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John Bartlett (1820–1905). Familiar Quotations, 10th ed. 1919.

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George Chapman. (1559?–1634) (continued)
    Enough ’s as good as a feast. 1
          Eastward Ho. Act iii. Sc. 2.
    Fair words never hurt the tongue. 2
          Eastward Ho. Act iv. Sc. 1.
    Let pride go afore, shame will follow after. 3
          Eastward Ho. Act iv. Sc. 1.
    I will neither yield to the song of the siren nor the voice of the hyena, the tears of the crocodile nor the howling of the wolf.
          Eastward Ho. Act v. Sc. 1.
    As night the life-inclining stars best shows,
So lives obscure the starriest souls disclose.
          Epilogue to Translations.
    Promise is most given when the least is said.
          Musæus of Hero and Leander.
William Warner. (1558?–1609)
    With that she dasht her on the lippes,
So dyed double red:
Hard was the heart that gave the blow,
Soft were those lips that bled.
          Albion’s England. Book viii. chap. xli. stanza 53.
    We thinke no greater blisse then such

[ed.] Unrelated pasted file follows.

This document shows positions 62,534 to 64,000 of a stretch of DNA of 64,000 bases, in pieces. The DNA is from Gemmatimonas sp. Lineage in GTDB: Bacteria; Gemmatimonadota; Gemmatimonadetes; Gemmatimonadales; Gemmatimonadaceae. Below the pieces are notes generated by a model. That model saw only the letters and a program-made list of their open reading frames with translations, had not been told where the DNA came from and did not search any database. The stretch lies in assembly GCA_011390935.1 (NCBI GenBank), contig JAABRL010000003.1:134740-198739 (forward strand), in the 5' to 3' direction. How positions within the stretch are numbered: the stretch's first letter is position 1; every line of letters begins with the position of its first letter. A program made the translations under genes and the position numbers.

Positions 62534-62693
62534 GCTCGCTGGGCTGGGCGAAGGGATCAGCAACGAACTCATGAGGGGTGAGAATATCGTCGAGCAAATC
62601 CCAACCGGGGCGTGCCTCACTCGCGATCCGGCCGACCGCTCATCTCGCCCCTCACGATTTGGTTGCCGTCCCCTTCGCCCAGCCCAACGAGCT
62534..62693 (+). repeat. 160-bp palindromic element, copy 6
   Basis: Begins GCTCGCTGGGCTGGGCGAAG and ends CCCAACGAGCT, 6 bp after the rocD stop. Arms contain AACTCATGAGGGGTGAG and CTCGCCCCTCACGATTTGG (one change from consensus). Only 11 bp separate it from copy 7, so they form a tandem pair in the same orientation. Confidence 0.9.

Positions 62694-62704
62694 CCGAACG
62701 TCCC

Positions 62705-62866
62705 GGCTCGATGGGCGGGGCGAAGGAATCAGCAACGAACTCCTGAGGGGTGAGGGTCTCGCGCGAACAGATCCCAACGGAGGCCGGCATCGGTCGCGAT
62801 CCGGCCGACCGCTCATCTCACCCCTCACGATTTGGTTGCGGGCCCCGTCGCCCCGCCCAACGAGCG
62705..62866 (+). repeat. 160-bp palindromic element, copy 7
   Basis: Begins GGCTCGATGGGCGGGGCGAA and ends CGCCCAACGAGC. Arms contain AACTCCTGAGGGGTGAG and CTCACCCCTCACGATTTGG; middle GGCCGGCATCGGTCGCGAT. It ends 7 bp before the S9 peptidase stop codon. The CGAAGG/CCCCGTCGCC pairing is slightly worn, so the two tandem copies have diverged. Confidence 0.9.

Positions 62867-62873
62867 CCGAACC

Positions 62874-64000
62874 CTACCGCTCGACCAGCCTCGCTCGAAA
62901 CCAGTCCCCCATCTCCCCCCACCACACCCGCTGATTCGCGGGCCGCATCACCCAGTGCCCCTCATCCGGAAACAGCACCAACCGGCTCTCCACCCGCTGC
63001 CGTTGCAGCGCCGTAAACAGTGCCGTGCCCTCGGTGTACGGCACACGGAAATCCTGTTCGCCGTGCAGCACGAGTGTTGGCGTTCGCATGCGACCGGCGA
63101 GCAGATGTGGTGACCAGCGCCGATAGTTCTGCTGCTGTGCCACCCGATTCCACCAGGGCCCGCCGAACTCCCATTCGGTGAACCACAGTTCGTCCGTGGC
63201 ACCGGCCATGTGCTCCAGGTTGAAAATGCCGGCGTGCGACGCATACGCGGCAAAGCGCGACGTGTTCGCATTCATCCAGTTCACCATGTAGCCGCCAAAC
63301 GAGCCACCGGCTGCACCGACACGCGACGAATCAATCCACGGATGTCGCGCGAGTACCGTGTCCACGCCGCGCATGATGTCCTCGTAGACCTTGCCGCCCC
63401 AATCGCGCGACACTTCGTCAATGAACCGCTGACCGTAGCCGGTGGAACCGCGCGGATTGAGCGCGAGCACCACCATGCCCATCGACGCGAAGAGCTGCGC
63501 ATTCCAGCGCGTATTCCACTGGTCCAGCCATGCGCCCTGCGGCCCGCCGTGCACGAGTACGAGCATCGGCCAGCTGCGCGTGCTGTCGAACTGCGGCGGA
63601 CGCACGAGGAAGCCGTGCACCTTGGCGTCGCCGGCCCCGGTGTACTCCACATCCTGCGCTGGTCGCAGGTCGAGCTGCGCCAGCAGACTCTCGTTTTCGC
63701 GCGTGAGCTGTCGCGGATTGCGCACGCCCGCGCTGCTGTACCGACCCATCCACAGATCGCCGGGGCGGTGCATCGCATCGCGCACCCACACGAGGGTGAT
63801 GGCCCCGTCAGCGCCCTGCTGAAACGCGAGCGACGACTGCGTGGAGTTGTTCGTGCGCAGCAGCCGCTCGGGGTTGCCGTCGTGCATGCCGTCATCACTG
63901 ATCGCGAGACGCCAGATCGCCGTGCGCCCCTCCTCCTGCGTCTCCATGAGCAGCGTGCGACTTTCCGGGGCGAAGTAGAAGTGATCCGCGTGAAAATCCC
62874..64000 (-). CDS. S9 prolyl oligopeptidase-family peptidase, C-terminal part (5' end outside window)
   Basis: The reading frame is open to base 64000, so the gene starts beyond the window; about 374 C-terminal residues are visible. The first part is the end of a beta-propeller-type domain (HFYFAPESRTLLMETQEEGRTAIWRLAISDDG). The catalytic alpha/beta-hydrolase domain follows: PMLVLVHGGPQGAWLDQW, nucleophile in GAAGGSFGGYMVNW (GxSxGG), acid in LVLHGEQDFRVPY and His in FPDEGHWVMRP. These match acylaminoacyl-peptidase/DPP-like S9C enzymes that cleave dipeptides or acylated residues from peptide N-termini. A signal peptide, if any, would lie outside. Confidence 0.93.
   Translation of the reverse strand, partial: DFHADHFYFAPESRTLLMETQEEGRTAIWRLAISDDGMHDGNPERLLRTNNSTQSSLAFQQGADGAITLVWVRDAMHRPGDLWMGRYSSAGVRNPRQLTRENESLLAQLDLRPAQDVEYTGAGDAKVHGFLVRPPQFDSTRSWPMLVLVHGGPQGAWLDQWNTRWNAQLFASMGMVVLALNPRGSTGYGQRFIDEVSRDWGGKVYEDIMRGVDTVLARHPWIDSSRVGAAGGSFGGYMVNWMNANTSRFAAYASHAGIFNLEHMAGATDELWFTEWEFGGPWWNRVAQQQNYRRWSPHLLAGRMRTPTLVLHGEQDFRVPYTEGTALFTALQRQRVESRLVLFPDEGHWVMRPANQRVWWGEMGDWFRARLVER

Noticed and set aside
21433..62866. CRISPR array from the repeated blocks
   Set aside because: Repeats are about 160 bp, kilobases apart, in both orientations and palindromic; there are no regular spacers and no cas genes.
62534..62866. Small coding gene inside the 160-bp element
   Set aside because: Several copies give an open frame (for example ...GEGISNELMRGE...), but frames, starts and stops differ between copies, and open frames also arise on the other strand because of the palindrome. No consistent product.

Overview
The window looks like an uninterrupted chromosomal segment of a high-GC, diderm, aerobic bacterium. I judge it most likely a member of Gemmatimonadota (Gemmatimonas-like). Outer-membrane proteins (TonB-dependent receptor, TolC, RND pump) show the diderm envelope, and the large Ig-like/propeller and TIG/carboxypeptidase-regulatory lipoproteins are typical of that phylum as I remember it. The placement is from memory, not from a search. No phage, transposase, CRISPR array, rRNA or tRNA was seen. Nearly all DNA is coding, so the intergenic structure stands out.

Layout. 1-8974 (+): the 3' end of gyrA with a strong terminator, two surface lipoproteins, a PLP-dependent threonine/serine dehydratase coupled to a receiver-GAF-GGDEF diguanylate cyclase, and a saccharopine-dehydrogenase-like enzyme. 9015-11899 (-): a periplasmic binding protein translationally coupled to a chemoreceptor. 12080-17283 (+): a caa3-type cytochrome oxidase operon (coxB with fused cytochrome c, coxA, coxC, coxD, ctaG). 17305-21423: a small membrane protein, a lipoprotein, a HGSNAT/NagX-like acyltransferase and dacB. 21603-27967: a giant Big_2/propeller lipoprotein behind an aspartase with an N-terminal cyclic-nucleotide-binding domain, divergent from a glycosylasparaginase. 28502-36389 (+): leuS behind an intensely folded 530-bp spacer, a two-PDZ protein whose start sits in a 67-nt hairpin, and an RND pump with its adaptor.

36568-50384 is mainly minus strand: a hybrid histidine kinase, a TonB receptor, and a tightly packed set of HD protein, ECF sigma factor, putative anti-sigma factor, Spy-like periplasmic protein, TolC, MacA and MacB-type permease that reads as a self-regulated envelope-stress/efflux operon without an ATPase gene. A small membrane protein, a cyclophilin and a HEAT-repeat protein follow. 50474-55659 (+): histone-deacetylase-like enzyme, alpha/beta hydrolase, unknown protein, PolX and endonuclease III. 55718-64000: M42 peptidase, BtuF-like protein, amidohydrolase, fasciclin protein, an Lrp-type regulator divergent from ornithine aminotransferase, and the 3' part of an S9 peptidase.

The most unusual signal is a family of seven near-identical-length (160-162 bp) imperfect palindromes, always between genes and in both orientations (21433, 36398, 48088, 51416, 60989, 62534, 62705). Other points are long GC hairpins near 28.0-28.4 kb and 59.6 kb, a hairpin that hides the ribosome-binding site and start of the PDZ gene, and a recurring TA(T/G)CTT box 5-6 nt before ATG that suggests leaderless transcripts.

To be as be we would,
When blessed none but such as be
  The same as be they should.
          Albion’s England. Book x. chap. lix. stanza 68.
Sir Richard Holland.
    O Douglas, O Douglas!
Tendir and trewe.
          The Buke of the Howlat. Stanza xxxi. 4
Note 1.
Dives and Pauper (1493). Gascoigne: Memories (1575). Henry Fielding: Covent Garden Tragedy, act ii. sc. 6. Isaac Bickerstaff: Love in a Village, act iii. sc. 1. See Heywood, Quotation 133. [back]
Note 2.
See Heywood, Quotation 43. [back]
Note 3.
See Heywood, Quotation 54. [back]
Note 4.
The allegorical poem of The Howlat was composed about the middle of the fifteenth century. Of the personal history of the author no kind of information has been discovered. Printed by the Bannatyne Club, 1823. [back]